I Get So Emotional – The time I got dismissed for being myself in engineering

It’s Pride Month which is a time that we celebrate how far queer people have come in being able to be authentic in their lives and at work. However, we still have a long way to go (even in engineering) a study conducted by Stonewall in 2018 showed that 35% of LGBTQIA+ participants had hidden that they were LGBTQIA+ as they were afraid of discrimination, with 18% of participants saying that they’d been the target of negative comments / conduct from work colleagues because they were LGBTQIA+.

I am one of those 18% and this is a story about how I was dismissed as an engineer because I was being authentically me.

I was working in central London, embedded as a tester within an engineering team. The team being younger people and in central London meant that I felt I could be my authentic self; I was friendly and camp and a bit theatrical in my mannerisms (I talk with my hands) and didn’t try to hide myself. Generally things were going great and I got on with the team and was helping them with testing and working to being a trusted advisor.

Then in one meeting I got dismissed, not because of what I was saying, but because calling out my queerness was an easy way to ignore a contribution that someone didn’t like. I was called “too emotional“.

Fig 1. An emotional man.

The team was working on a big programme of work, that was running a bit behind schedule and we needed to work to push to deliver something. The engineering manager wanted us to cut out some processes out in order to speed things up and as the tester my role was to champion quality so I asked “Are we happy that doing this would mean we’re ignoring the company’s definition of done?” Rather than engage with the issue that we could be sacrificing quality the engineering manager said “you’re being too emotional” in front of everyone as a way to dismiss me.

it made me feel both angry and powerless, how can you respond to that? Wouldn’t any response just play into that emotional narrative? It totally shut me down for something that is just a core part of my authentic self.

My queerness was being used to shut me down, as it’s done to many people before me. Multiple studies have been run to demonstrate that rules about feelings are applied differently to men and women or that feeling rules are enforced differently depending on ethnicity and queerness which has resulted in a culture of emotions being seen as negative in marginalised people. The stereotype is that people have to be seen as tough and unemotional at work (i.e. be a real man) to succeed, meaning that a narrative of emotional can be used to highlight failure or dismiss someone’s opinion can be prevalent. In this instance my theatricality and “otherness” was used against me to dismiss my quality questioning, it was an easy way to discredit me because of the whole “emotions are bad” narrative.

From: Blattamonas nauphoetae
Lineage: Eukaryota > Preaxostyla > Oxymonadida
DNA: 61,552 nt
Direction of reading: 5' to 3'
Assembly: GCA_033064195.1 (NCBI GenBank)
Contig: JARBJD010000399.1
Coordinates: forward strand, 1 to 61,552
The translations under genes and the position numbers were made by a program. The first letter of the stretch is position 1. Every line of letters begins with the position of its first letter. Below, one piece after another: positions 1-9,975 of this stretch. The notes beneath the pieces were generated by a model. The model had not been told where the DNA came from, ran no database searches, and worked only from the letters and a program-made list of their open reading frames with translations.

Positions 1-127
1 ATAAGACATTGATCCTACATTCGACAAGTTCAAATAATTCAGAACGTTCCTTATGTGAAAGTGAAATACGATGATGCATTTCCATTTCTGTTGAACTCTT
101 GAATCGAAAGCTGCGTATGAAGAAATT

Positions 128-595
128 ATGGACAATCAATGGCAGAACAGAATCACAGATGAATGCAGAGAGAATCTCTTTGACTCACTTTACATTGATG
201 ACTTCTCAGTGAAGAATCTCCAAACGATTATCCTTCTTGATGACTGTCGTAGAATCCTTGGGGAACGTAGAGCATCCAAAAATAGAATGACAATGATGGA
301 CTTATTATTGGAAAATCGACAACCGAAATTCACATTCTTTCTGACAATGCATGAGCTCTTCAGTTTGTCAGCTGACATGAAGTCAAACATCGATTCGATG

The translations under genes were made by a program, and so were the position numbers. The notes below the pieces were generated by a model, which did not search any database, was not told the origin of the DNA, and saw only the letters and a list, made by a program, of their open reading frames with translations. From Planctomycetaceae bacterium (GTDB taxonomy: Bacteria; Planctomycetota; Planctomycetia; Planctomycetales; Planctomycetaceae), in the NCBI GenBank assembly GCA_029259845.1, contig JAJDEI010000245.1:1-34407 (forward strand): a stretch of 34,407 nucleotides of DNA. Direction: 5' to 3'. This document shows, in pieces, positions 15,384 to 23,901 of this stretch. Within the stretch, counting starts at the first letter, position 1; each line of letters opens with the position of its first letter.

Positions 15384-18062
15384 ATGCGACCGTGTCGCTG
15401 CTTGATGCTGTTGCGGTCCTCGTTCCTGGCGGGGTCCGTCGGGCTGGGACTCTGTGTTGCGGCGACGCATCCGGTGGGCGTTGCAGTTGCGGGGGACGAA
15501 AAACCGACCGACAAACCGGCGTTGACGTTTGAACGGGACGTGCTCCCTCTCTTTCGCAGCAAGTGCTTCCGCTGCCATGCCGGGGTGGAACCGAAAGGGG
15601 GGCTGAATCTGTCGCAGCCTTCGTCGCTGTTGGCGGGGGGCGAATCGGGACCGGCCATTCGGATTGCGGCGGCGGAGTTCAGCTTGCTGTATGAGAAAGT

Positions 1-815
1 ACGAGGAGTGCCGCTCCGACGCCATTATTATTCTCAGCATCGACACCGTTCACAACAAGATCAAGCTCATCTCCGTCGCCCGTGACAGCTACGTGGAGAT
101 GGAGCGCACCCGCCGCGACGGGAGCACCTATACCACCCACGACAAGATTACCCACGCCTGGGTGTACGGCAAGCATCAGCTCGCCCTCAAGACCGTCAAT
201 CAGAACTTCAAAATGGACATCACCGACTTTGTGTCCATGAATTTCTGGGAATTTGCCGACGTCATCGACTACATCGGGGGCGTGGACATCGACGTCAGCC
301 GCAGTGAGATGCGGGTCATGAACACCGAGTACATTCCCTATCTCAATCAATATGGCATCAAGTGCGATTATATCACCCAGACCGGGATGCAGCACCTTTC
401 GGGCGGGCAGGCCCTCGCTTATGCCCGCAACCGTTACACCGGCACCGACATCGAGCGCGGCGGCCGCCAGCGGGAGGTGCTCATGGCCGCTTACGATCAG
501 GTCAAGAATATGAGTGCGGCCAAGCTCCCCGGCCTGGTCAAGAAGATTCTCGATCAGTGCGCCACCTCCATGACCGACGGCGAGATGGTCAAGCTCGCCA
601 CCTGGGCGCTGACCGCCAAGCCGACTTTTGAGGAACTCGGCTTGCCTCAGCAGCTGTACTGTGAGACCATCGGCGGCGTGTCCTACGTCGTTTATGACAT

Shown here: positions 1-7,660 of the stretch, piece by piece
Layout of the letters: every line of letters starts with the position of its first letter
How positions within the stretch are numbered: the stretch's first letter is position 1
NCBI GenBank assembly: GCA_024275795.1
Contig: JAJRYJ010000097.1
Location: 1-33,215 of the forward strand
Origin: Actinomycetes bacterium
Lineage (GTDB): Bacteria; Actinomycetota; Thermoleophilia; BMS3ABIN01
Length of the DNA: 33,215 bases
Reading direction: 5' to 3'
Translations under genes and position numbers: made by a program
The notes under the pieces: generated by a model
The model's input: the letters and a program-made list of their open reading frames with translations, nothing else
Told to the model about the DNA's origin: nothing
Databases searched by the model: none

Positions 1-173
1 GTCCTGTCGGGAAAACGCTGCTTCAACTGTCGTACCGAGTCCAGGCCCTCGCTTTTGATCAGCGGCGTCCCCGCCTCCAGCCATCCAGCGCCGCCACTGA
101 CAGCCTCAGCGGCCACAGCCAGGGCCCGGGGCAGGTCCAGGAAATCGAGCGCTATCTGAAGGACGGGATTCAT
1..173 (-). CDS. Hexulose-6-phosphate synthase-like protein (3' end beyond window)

I’ve spoken about how diversity can help build quality; I believe that it’s important that we’re able to be open to difference and able to bring our authentic selves to work. Preventing a monoculture of identity will help to prevent an engineering monoculture where nothing is questioned, as questions lead to greater understanding and higher quality. But there’s still a way to go, as my experiences show. We need teams and especially engineering managers to not fall into these behaviours, as they cause this type of discrimination to prevail.

Fig 2. Are robots the perfect engineer? Cold, powerful and logical.

I subsequently left that organisation, but I continue to be my authentic (and emotional) self at work.

Pride month is still important. Engineering still has a journey to go on to ensure that people are actually accepted for their authenticity.